Calmly addressing a Los Angeles County Superior Court jury, Juan Manuel Alvarez testified Tuesday that he intended only to kill himself, not others, when he drove his sport utility vehicle onto railroad tracks three years ago, triggering a deadly Metrolink crash.
He then apologized for causing the wreck, which killed 11 train passengers and injured 180 others.
“I feel terrible and I ask for forgiveness,” Alvarez said. “I believe some of the family members are here today. I am sorry for what happened; I never meaned to hurt any of your loved ones. That could have been my mom or my dad.”
On the morning of Jan. 26, 2005, Alvarez parked his Jeep Grand Cherokee on railroad tracks about half a mile south of downtown Glendale. He ran from the vehicle shortly before a southbound Metrolink commuter train slammed into it. The train derailed, struck a parked Union Pacific freight train and then collided with a northbound Metrolink passenger train.
It was the most devastating wreck in Metrolink history, authorities said.
Outside the courtroom, Miguel Anthony Romero, whose brother Leonardo Romero was killed in the crash, called Alvarez’s apology “unacceptable,” and said it was an insincere ploy to gain compassion from the jury.
If he really wanted to commit suicide, “why didn’t he stay in the car and kill himself?” said Romero, 67. “The system should prevail, and they should convict him.”
A Romero family member has tried to be present at the court proceedings since the start of the trial. Other victims’ relatives who were in the courtroom Tuesday declined comment.
The issue of whether the 29-year-old Compton man willfully set out to derail a train, commit arson, and maim and kill people is at the core of his trial.
If convicted of first-degree murder, Alvarez could face the death penalty.
Prosecutors Cathryn Brougham and John Monaghan allege that Alvarez doused his vehicle with gasoline, set the parking brake and willfully left his vehicle on the tracks in front of the Metrolink train.
Miguel Porras, a veteran arson investigator with the Glendale Police Department and a prosecution witness, testified last week that evidence from the crash scene showed that the SUV had been parked in such a way that it lodged under the train. And there was “absolutely no doubt” that this caused the fire after the collision, Porras said.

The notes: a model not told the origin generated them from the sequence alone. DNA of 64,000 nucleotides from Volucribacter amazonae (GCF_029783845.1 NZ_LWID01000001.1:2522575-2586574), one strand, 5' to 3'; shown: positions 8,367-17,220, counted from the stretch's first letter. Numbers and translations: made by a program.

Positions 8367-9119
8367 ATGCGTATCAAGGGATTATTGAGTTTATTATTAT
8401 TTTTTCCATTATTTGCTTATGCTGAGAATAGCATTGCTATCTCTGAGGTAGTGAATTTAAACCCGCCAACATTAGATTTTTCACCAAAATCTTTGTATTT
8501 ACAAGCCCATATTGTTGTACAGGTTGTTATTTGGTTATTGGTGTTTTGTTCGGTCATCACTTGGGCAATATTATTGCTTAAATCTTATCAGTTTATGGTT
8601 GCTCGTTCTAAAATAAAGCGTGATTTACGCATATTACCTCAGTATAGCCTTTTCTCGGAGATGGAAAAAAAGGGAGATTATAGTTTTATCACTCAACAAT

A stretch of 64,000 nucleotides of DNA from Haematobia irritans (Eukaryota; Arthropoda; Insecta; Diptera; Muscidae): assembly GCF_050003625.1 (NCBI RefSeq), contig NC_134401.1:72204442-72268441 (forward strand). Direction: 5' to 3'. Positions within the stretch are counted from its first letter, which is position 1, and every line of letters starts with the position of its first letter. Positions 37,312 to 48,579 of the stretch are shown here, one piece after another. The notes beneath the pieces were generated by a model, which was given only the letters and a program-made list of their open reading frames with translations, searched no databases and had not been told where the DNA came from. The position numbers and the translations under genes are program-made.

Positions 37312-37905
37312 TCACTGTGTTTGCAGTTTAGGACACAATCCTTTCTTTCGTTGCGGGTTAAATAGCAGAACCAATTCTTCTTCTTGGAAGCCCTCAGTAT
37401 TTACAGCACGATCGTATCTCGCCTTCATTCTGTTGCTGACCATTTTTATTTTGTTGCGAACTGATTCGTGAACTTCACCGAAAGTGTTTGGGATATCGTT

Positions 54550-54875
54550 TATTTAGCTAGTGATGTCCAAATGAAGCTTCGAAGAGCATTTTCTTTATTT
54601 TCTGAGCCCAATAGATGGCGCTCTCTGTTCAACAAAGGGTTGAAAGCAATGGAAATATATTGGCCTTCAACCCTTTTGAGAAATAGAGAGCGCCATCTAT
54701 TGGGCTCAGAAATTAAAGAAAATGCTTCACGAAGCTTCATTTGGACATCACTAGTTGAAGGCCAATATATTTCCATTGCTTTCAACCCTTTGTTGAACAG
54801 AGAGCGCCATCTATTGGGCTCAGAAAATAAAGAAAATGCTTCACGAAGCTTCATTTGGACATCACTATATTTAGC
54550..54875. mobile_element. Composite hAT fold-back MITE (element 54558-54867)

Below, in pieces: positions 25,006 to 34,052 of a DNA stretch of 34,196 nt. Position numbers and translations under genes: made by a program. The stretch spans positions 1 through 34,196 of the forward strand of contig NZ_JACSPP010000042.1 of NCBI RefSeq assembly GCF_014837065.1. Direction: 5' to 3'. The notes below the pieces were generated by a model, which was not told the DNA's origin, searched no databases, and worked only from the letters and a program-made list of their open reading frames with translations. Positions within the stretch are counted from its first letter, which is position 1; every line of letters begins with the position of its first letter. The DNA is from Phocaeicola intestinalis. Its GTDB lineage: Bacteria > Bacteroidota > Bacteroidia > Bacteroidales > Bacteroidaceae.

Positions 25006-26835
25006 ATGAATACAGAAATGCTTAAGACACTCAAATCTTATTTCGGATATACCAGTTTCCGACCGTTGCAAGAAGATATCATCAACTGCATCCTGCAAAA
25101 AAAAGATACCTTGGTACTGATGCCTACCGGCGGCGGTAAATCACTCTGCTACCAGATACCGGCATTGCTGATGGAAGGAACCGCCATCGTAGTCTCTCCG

But on Tuesday, Alvarez, questioned by his defense attorney, Thomas W. Kielty, repeatedly said that he hadn’t meant to hurt or kill anyone, other than himself.
Alvarez testified that he was trying to burn himself, but denied trying to use the “train as a match,” as the prosecution has alleged.
The defendant described how on the morning of the tragedy he awoke in a good mood. He even watered the roses at his new apartment. But Alvarez, who acknowledged that he was a methamphetamine addict who suffered from delusional episodes, said he thought of suicide as he drove to a gas station.
“I guess I snapped,” Alvarez said. He started hearing his wife with someone else in the back of his car. They were calling him “stupid” because he couldn’t see them, he testified.
“I started to get a little freaked out,” Alvarez said. “My family was trying to put me in a mental home. I started thinking I’ll never get my kids.”
Alvarez said he filled two water bottles with gasoline, drove to an alley near the railway tracks in Glendale, and doused his hair and the car with gas. As he sat in the car, his skin started to itch and he felt nauseous.
“I started thinking it was a bad idea to burn myself,” Alvarez said. “It was going to be very, very painful.”
He looked around and saw the tracks.
“That’s when it came to my mind that it would be the fastest way for someone to die,” Alvarez said.
He moved his vehicle onto the tracks, but soon changed his mind about dying.
“I just thought this is pretty crazy . . . the whole suicide idea,” Alvarez said.
He tried to move the vehicle off the tracks, but the wheels were stuck. He jumped from the car just before the crash.
“How did you feel when you heard people had died because you put your [Jeep] on the tracks?” Kielty asked.
“Traumatic,” Alvarez answered.
“You were upset?” Kielty said.
“Yes,” the defendant said.
Alvarez, who was born in East Los Angeles and spent his pre-teen years in Mexicali, Mexico, described how his father abused him as a child. The defendant spoke of numerous suicide attempts, beginning at about age 8 when he tried to hang himself.
The prosecution, however, has accused Alvarez of conducting “pretend suicides,” in an unsavory attempt to regain the affections of his estranged wife.
Mathew Rosengart, a former federal prosecutor and adjunct professor of law at Pepperdine Law School, said that allowing a defendant to testify in such a high-profile, emotional case was “a high-stakes issue.”
“Ordinarily, it’s a decision the defense would want to make at the end of the case, once all the evidence is in, because it is so risky,” Rosengart said.
“His prior history, his drug use . . . all that will be fair game, as well as his credibility,” Rosengart said. “It could cause the case to backfire.”